There is an increasing awareness about the need to move faster towards the implementation of more sustainable water policies and measures. Despite this, the real progress is still far from required. The main barriers for such progress do not derive from technological issues,  but from the amount and type of social innovation needed to make a difference. This social innovation is crucial to achieve the strong support required from policy makers, water managers, other stakeholders and citizens to make such effective progress become a reality. This social innovation needs a new water governance based on transparency, cross-colaboration and wide participatory processes. The extensive use of open data systems, the early involvement of stakeholders and the active participation of citizens are essential to solve water conflicts and to achieve ambitious objectives in the sustainable use of water and in the conservation of water-dependent ecosystems. The FNCA has a wide experience in all these issues.

8. Citizen observatories for an advanced implementation of the WFD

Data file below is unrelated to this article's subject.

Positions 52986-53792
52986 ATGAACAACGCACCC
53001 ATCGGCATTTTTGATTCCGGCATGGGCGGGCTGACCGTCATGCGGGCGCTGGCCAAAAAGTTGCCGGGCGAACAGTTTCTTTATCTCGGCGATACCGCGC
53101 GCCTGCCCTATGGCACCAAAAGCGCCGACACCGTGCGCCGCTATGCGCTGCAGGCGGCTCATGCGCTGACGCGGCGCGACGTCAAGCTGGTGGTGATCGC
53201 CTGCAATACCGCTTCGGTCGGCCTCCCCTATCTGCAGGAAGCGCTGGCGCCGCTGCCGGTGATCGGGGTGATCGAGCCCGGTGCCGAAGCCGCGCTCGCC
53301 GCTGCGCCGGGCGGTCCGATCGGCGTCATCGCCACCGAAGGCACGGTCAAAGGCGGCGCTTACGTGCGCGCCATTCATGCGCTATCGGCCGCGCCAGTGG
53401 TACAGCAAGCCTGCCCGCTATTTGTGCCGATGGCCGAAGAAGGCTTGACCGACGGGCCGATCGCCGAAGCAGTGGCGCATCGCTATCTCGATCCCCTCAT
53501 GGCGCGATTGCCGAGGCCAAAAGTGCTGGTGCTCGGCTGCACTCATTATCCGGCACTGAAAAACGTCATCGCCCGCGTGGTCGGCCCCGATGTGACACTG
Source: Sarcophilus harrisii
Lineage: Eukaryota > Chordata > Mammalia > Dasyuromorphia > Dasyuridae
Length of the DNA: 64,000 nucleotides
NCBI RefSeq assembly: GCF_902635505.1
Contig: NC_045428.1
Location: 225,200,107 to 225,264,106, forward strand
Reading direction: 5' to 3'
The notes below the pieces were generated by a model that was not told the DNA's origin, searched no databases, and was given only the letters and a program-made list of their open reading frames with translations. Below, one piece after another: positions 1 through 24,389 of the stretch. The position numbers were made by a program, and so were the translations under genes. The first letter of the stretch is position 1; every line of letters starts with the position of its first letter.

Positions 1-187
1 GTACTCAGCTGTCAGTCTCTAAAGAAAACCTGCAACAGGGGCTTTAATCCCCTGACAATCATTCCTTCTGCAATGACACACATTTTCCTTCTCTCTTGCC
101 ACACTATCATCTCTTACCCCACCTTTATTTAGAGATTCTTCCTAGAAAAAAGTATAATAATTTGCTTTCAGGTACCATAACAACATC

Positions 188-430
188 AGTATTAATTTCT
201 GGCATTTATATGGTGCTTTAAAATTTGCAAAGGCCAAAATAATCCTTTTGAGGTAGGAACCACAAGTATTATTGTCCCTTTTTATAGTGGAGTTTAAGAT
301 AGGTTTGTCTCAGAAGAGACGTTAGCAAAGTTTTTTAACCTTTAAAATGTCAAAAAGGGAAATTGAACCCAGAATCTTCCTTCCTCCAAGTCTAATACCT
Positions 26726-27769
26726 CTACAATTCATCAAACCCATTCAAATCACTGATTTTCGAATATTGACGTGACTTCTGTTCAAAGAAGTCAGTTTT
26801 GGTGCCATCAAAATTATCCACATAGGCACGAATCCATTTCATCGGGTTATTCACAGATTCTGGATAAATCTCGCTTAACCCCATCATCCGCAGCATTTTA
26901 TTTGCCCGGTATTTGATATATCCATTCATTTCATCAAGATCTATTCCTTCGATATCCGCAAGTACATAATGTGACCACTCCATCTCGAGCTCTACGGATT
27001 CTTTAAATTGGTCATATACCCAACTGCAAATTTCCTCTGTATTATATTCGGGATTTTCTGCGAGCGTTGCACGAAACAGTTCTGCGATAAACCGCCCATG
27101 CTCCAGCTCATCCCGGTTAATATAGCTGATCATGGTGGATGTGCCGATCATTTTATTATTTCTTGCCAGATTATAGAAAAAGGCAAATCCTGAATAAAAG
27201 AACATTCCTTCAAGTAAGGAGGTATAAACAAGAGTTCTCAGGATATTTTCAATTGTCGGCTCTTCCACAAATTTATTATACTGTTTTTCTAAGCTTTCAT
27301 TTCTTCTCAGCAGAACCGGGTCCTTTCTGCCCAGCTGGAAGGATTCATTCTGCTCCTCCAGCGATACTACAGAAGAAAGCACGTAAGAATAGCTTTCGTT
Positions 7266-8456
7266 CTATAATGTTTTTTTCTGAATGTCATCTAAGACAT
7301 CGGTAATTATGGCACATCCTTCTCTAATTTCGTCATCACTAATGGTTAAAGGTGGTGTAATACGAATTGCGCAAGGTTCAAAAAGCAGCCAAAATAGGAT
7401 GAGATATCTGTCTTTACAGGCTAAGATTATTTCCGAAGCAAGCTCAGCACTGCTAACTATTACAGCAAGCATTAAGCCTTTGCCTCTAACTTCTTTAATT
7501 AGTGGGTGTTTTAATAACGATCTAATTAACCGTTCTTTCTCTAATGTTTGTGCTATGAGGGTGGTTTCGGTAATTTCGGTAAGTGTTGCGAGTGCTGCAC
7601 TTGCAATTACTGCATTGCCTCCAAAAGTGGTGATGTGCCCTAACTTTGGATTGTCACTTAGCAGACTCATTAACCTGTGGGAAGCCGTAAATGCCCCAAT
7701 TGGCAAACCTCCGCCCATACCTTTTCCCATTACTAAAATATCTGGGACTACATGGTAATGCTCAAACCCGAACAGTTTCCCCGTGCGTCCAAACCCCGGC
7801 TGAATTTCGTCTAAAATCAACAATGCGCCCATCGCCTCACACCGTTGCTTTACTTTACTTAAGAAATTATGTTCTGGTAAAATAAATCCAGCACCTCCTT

Citizen science is receiving an increasing attention due to its clear benefits as bottom-up initiatives in both directions: a) as a source of data and information for scientists and databases, which after proper processing can be added to the existing knowledge and b) as a powerful tool contributing to transfer key research findings to the society, to facilitate their wide dissemination and to increase the social awareness on different important issues. However, there are other concepts of citizen observatories which have also a high potential and that should be taken into account and promoted: citizen observatories to monitor and report the implementation of policies, strategies and public actions. In this type of observatories, trained citizens assume the monitoring and follow-up of public policies, strategies, plans or actions. The Water Policies Observatory (OPPA) of the FNCA is an observatory of these characteristics. It is composed by a wide network of researchers and trained citizens from the different Spanish river basins, which carries out a permanent follow-up of the different documents and stages of the water planning process in each river basin, monitor new developments and proposals regarding water projects and carry out a permanent assessment of water management measures.